> Pension Funds Insider> AP7 and five U.S. pension schemes head 'London Whale' lawsuit
Swedish fund AP7, along with five US public schemes, has been named lead plaintiff in a U.S. class action lawsuit against JP Morgan Chase over losses allegedly caused by the bank's chief investment office and trader Bruno Iksil, also known as the 'London Whale'.
The pension funds allegedly lost $52m because of the fraudulent activities by JP Morgan's London chief investment office.
This week a U.S. district court judge ruled that claims against JP Morgan should be consolidated into a class action. According to Bloomberg he named the Arkansas Teacher Retirement System, Ohio Public Employee Retirement System, School Employees Retirement System of Ohio, State Teachers Retirement System of Ohio, Oregon Public Employee Retirement Fund and Sweden's AP7 as lead plaintiffs in the proceedings.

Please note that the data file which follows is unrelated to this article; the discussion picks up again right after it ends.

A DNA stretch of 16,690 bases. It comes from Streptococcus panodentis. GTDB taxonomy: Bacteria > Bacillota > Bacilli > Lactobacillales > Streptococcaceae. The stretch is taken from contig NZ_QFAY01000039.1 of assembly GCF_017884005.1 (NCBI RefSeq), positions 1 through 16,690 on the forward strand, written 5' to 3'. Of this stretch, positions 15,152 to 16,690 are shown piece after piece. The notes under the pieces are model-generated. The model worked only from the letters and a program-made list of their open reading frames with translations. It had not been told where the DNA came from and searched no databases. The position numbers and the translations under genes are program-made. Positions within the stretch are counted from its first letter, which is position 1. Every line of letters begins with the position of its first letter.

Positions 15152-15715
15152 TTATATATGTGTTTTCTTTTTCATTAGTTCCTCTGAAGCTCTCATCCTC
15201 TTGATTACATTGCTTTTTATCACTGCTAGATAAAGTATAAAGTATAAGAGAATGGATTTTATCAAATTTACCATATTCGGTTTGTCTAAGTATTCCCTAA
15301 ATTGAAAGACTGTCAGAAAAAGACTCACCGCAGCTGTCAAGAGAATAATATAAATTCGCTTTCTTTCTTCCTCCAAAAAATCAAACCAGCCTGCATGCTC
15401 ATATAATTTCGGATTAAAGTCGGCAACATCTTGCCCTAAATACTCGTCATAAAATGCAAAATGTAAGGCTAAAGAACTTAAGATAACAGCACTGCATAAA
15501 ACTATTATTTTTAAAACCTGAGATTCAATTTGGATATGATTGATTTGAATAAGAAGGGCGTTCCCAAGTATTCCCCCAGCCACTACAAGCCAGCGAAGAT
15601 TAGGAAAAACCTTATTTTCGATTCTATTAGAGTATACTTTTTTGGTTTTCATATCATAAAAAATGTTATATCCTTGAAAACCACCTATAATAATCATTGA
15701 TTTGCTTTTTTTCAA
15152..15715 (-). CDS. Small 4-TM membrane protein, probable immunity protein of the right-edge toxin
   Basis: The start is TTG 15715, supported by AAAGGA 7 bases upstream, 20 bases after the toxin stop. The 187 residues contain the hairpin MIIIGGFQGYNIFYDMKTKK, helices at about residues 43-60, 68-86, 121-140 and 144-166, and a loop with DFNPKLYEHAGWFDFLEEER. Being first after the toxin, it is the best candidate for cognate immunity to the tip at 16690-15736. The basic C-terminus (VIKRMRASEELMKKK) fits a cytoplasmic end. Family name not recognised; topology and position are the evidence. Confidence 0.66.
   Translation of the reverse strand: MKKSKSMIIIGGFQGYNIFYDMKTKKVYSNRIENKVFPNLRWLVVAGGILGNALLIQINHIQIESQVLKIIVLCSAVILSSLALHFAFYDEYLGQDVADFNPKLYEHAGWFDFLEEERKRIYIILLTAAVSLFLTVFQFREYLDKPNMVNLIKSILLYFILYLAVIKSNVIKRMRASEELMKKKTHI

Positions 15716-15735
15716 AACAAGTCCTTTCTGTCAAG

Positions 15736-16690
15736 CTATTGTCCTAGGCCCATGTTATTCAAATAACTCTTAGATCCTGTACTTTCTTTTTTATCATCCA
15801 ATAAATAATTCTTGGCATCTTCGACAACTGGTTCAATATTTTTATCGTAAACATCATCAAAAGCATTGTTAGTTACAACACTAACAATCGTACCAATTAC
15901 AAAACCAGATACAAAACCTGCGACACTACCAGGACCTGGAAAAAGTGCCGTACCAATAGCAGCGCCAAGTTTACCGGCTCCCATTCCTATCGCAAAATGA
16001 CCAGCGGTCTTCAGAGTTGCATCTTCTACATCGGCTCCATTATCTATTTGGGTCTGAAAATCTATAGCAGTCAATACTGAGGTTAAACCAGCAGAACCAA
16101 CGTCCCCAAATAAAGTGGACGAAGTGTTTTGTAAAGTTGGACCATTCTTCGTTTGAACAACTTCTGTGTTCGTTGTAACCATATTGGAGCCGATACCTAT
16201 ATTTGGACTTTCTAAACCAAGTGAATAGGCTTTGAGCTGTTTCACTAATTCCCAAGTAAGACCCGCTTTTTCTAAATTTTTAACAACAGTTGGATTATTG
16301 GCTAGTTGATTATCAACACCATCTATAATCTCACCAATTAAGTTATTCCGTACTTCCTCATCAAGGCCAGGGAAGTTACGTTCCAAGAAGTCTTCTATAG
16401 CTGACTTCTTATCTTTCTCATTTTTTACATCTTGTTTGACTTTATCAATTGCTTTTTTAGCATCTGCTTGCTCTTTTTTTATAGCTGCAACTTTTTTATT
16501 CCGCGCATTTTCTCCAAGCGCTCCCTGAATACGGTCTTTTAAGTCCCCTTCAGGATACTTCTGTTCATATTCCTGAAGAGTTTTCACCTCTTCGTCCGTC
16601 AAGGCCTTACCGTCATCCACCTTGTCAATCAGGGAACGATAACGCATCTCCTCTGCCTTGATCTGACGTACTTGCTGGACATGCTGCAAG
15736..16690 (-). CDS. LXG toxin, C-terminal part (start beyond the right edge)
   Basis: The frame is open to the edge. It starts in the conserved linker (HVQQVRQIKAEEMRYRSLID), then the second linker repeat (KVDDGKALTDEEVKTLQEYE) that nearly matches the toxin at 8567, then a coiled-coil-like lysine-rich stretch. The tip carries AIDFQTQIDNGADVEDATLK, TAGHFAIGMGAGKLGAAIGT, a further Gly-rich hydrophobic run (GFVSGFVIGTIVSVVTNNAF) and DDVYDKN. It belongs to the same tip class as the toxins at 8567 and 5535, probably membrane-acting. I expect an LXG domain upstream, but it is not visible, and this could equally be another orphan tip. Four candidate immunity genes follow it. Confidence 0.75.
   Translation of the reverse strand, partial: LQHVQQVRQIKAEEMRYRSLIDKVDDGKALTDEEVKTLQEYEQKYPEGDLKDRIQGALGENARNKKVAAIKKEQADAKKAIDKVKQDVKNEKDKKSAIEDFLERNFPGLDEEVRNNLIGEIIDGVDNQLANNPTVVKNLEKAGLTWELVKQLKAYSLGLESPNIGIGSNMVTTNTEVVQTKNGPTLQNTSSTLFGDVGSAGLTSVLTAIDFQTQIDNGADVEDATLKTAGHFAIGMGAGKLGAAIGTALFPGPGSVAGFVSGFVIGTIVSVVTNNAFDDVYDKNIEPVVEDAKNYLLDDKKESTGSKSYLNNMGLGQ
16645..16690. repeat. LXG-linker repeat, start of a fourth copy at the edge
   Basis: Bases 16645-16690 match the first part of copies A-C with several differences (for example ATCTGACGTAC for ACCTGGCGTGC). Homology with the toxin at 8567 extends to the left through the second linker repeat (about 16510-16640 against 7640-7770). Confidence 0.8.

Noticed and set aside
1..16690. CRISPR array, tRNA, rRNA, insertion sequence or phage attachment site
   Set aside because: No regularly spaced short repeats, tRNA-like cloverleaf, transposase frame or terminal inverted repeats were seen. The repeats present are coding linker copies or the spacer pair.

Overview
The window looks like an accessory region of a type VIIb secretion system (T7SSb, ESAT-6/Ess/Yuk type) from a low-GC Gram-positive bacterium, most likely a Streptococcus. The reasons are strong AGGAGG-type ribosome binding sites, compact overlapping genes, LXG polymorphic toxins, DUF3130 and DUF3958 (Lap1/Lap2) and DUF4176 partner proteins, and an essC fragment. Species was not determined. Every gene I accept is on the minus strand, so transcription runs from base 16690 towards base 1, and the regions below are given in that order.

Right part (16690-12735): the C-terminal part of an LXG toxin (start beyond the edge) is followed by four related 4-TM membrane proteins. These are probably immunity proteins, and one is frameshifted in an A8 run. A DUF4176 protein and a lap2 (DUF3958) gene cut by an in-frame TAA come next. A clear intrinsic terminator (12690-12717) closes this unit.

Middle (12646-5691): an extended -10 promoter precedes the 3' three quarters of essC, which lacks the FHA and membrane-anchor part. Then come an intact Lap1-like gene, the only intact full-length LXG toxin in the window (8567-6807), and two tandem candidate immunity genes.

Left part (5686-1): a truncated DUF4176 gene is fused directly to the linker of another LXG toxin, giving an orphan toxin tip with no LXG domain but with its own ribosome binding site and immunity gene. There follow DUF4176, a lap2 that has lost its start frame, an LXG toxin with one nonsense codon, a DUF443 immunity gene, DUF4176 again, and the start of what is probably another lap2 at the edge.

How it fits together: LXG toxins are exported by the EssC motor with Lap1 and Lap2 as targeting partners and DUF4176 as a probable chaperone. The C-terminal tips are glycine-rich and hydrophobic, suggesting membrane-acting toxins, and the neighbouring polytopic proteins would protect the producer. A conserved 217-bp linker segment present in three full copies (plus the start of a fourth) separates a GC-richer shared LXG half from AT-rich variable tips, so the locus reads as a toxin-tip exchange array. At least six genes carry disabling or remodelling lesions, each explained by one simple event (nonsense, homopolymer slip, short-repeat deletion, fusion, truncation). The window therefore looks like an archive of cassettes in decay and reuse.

According to Bloomberg, Gerald Silk, a lawyer with Bernstein Litowitz Berger & Grossmann LLP representing the funds, said in court papers: "The public pension funds, a group which includes some of the largest public pension funds in the world, have far and away the 'largest financial interest' in the relief sought by the class in these cases."
The controversy initially erupted in May when JP Morgan Chase held a conference call revealing the losses at its investment office. This announcement came just weeks after Dimon had dismissed reports about the dangerous conduct of one the bank's traders. Due to the extraordinary large credit derivatives that Iksil amassed he became known as the London Whale.
In July, JP Morgan's chief executive officer Jamie Dimon said the firm itself had lost $5.8bn due to the trading scandal. In the worst-case scenario this figure may increase by a further $1.7bn, sources say.
Earlier this month JP Morgan's board picked the ex-chief executive of Exxon Mobil, Lee Raymond, as the man to chair the investigation into the bank's trading losses.
First published 22.08.2012
22 August 2012
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